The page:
A Message to Hip Hop from D’Airra Wyatt

Hey Hip Hop, how have you been, friend? It’s been a while! Over the last 50 years, I have watched you significantly impact the African-American community and across the globe. The way you have expanded thus far has been excellent to experience. Seeing all the different subgenres, such as mumble rap, trap, gangsta rap, drill, bounce, and chill hop, leaves me with no doubt that you will continue to captivate the world.

I am so thankful that I was born into such a community where Hip Hop is heavily influenced upon us. You have created a space for people to share their stories and experiences so that everyone can relate to them. You made West Coast artists who spoke on police brutality and unjust behaviors towards the African-American community. On the East Coast, you created artists who shared their experiences, lifestyles, and even heartfelt messages in their songs. Seeing how you created an environment for an entire community to unite and bond over music, memories, periods, and so much more has been genuinely remarkable. You have also considerably influenced fashion in current times as everyone expresses themselves through clothing articles. What first started to be “ghetto” or “unprofessional clothing” has now created people to dress freely and express themselves in whatever way they want; in fact, it’s almost like people are starting to see who can dress the weirdest. Taking a more personal route, I’m so grateful you have evolved because you introduced me to some of my favorite artists. NBA Youngboy, Lil Baby, Future, Lil Dirk, and many other great artists have had an enormous impact on the Gen Z generation, making Hip Hop still enjoyable.

As I stated previously, you have continued to evolve and take over the world, but there are a couple of things that people are starting to say that I wanted to inform you about. It’s been discussed that Hip-Hop is no longer “real rap.” The older generations feel as if our Hip-Hop has no real message and that our music has turned into a competition as to who has the most money, drugs, sexual partners, and who is the most ‘’gangster” and unfortunately friend, they have a point. It’s infrequent that we see artists nowadays with real messages to the people instead of everything being a “flexing” competition. Artists like Nipsey Hussle, J. Cole, and Kendrick Lamar have instilled that there still can be a message in Hip Hop music. They make music about finding yourself, heartbreak, getting back up in troubling times, and many more real-life scenarios, which I can admit we need more. I still see you continuing to evolve and spread your influence on many more cultures. Still, I’m afraid that you will start to lose your originality as people are losing focus on what hip-hop originally was about. Although these are my worries, I trust that you will continue to create artists who want to rap about real situations and problems that everyday people can relate to and that this stereotype won’t be long-lived.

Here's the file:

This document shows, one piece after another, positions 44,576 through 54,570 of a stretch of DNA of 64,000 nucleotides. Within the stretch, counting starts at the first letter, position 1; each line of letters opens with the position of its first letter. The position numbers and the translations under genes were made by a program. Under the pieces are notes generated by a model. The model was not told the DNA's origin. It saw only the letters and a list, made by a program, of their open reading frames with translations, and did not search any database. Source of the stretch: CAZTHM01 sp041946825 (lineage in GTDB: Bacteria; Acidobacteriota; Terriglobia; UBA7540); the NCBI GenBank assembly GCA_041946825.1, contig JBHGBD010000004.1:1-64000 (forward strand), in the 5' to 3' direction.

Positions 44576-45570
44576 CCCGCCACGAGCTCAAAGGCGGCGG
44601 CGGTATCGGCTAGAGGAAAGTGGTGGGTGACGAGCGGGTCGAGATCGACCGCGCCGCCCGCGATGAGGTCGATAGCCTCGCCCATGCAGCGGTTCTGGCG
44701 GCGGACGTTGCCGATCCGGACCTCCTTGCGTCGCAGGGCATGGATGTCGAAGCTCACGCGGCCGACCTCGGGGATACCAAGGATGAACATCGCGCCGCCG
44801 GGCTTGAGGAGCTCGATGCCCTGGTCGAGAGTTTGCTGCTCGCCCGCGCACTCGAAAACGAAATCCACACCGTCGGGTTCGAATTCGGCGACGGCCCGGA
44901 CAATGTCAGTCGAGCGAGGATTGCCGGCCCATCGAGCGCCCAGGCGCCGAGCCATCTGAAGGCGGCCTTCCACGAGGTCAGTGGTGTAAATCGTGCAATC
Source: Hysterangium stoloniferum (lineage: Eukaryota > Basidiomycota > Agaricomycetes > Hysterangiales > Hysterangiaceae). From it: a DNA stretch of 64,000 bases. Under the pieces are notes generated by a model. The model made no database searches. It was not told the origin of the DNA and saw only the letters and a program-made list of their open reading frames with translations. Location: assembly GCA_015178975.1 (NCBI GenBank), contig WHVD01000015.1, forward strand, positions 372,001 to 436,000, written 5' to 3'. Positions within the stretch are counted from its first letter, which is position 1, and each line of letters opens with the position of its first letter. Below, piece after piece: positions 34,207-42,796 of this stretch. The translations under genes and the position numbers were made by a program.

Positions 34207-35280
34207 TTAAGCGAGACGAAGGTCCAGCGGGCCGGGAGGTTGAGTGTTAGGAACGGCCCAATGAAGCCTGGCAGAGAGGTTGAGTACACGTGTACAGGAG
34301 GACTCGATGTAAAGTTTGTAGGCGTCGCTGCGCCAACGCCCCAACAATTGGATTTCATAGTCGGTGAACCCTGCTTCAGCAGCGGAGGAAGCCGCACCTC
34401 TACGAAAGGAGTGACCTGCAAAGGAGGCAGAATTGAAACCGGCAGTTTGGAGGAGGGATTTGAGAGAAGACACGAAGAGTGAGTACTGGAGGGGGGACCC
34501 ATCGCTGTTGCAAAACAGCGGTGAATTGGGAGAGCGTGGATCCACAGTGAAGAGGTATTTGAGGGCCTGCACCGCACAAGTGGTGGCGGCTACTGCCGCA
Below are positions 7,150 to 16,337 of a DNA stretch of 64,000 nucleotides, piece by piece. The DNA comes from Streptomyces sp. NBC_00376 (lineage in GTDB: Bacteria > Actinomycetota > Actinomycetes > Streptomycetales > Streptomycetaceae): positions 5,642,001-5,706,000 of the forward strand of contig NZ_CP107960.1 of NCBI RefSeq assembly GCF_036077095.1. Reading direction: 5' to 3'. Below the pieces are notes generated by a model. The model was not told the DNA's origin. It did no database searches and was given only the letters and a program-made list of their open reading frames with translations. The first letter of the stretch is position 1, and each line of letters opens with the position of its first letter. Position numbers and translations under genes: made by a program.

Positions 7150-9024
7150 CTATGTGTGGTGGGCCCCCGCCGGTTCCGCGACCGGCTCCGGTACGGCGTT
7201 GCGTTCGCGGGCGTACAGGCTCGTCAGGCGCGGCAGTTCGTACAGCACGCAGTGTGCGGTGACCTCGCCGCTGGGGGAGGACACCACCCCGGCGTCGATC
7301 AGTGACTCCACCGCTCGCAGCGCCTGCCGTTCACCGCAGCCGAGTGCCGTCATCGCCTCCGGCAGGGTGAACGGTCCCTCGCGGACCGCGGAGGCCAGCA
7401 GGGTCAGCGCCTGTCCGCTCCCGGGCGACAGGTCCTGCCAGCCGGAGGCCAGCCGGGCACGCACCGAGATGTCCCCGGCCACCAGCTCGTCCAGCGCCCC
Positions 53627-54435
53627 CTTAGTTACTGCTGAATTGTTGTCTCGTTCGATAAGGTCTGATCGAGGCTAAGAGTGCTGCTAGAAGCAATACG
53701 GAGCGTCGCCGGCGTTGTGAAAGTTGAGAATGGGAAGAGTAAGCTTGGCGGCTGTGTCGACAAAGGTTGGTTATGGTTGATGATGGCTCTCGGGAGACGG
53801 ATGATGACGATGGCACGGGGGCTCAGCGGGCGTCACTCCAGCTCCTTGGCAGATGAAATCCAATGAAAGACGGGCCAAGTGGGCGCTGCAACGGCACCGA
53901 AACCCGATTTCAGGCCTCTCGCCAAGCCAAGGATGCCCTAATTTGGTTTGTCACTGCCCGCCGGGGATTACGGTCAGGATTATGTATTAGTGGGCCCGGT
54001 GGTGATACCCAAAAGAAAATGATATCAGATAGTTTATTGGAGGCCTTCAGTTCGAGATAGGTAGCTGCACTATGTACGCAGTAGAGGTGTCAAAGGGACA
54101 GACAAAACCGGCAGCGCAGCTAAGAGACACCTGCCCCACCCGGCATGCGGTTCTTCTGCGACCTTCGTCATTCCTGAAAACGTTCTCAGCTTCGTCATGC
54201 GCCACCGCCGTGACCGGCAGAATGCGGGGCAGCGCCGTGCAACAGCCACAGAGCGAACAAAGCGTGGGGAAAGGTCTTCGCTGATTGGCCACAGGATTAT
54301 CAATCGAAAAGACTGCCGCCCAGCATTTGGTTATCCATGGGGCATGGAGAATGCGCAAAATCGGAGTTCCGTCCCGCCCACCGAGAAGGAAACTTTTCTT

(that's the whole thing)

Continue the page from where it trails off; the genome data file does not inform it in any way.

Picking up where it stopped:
In the future, I will continue to see you prospering and cultivating the many more generations to come. Although I know you may be different from what I know you to be, I trust you will have the same impact you have had in so many communities thus far. I pray that you continue to keep the roots of Hip Hop alive as you continue to influence so many others. I know you will continue controlling fashion, narrative, and so much more. I’m so excited to see what you have in store for the world.

Stay well,

D’Airra Wyatt

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